Whole Roasted Breast of Veal

Whole Roasted Breast of Veal

A whole breast of veal is a succulent, fatty, tender magnificence to enjoy, at any time, but especially so when you have holiday turkey and ham fatigue. It doesn’t make immediate sense that I consider the veal — with its fat and cartilage and bone and sinew and silver skin — a light meal, but in my experience, the few bites of sticky tender meat you end up with are so outrageously succulent and hit the spot so hard you don’t need more. The long, slow, low overnight cooking is perfect for both the meat and your schedule if you are trying to pull off a real, civilian party — and sit down at it.
  • Total:
  • Serves: 10 persons



  1. Step 1

    Vaguely trim breast — just the fat globs on the rib cage and any especially skanky skin, if it even exists. If the blue U.S.D.A. ink stamp on the flesh offends you, remove it.
  2. Step 2

    Place breast in a deep roasting pan large enough to accommodate it, and season meat thoroughly and assertively with salt, all over, turning the breast ribs-side up as well, seasoning with salt all over. Do the same thing, less assertively by half, with ground black pepper. Set breast back in pan ribs-side down, and season the flesh side extremely conservatively with both ground juniper and ground allspice. A light hand here, please. Strip a few pinches of fresh thyme leaves from their stems, and scatter over the veal. Drizzle generously with the oil, allowing some to pool in roasting pan.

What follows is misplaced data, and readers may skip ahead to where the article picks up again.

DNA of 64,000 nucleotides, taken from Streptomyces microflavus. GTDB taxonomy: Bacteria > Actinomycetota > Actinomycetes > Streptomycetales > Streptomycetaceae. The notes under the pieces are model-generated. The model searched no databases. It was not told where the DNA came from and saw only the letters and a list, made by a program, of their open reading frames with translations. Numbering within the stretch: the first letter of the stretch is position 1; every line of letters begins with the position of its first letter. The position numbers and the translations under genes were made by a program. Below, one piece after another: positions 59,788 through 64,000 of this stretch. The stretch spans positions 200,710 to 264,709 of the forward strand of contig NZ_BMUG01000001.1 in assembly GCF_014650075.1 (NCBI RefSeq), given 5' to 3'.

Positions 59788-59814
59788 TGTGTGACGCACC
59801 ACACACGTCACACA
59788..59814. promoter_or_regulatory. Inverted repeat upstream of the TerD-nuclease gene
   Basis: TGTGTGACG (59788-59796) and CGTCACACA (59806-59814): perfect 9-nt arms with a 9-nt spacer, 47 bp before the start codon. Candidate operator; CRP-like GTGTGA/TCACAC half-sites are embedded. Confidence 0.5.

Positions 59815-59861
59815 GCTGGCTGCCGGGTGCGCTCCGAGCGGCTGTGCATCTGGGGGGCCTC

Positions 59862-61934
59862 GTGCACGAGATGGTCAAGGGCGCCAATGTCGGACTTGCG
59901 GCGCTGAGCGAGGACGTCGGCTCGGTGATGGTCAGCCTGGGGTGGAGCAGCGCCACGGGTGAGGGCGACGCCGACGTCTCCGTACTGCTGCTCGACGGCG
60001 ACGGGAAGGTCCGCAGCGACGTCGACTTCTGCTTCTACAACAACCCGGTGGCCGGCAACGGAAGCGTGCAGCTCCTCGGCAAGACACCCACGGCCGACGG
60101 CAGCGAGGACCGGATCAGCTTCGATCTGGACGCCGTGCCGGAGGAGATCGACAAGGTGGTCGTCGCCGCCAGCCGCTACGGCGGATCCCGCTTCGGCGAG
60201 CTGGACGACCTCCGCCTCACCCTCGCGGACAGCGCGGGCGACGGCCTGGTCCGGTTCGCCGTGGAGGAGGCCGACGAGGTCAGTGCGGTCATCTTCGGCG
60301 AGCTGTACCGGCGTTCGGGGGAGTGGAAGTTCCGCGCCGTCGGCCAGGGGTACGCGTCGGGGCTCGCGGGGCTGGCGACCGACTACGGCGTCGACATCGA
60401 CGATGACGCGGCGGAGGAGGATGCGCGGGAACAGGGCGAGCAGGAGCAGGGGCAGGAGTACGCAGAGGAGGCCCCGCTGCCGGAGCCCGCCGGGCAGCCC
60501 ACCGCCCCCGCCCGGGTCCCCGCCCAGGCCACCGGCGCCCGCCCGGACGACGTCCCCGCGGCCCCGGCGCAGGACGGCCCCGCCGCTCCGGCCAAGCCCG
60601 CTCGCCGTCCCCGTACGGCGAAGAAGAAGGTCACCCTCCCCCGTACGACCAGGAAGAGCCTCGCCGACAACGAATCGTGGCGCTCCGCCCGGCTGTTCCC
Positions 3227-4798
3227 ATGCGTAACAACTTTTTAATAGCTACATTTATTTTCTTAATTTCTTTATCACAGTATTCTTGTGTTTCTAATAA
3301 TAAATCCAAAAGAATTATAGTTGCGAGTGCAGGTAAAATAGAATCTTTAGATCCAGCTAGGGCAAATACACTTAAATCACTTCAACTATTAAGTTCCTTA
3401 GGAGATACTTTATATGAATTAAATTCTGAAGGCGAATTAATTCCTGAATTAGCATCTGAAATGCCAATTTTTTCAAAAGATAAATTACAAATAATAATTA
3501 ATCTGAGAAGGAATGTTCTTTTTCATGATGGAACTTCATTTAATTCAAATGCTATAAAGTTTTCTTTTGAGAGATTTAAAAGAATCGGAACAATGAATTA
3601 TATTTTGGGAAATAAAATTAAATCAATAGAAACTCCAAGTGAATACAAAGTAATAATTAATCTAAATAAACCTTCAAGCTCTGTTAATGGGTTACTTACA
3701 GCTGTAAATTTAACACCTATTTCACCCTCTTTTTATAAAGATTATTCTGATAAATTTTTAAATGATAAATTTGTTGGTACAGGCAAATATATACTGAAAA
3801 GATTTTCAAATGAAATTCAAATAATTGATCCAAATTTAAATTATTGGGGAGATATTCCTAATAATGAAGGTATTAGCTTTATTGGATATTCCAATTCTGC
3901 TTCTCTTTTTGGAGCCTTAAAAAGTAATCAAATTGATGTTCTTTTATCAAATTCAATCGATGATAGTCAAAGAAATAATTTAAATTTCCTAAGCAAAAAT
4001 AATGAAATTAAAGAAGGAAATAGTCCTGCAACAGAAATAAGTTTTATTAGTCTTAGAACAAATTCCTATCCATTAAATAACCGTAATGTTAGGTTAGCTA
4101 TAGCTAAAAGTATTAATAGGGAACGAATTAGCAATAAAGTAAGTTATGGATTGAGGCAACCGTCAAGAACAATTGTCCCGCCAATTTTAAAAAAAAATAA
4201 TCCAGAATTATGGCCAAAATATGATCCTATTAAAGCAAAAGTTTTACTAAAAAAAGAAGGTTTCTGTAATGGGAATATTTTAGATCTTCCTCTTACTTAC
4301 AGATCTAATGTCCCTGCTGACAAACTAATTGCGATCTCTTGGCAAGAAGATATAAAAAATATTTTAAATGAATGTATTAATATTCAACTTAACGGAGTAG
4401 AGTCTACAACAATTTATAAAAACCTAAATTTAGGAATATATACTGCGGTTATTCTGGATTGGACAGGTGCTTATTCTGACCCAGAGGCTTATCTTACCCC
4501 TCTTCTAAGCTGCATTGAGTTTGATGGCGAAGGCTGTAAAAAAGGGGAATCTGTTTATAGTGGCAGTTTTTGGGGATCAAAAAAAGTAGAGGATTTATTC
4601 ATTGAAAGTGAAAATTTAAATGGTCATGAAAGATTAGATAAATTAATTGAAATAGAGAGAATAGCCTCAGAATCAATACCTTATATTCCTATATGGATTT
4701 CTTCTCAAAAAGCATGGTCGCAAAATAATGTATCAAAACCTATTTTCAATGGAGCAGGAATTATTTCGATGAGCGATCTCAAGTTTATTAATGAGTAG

3. Step 3

    Let the veal sit at room temperature to shake the chill from the refrigerator while you prepare the potatoes.
  4. Step 4

    Peel and cut into wedges 4 Yukon Gold potatoes, and scatter around in pan. Peel and halve the onion, and slice into 1/3-inch-thick half-moons. Scatter onion around in pan on top of potatoes. Keep potato and onion under the meat, not on top of it, so that breast can fully brown and get a crisp skin.
  5. Step 5

    Fill roasting pan 2 inches deep with water and white wine, in equal parts. Set in 275-degree oven, and let roast for up to 12 hours, depending on weight. Remove when it is deeply golden brown and soft and tender. You don’t want it falling off the bone, but you should be able to see how loose and relaxed it has become in the layers. You may need to tent the pan with foil for the first or the last 45 minutes of roasting to give it a little braise time for the deepest interior, recalcitrant parts. Conversely, you may want to turn up the oven and give it a 30-minute finish in a hot oven to get better color.
  6. Step 6

    Pick out vertebrae. Slice off ribs. Then portion as you wish, using a sharp knife big enough for the job. Include the potatoes and onions and the liquid from the pan when you serve.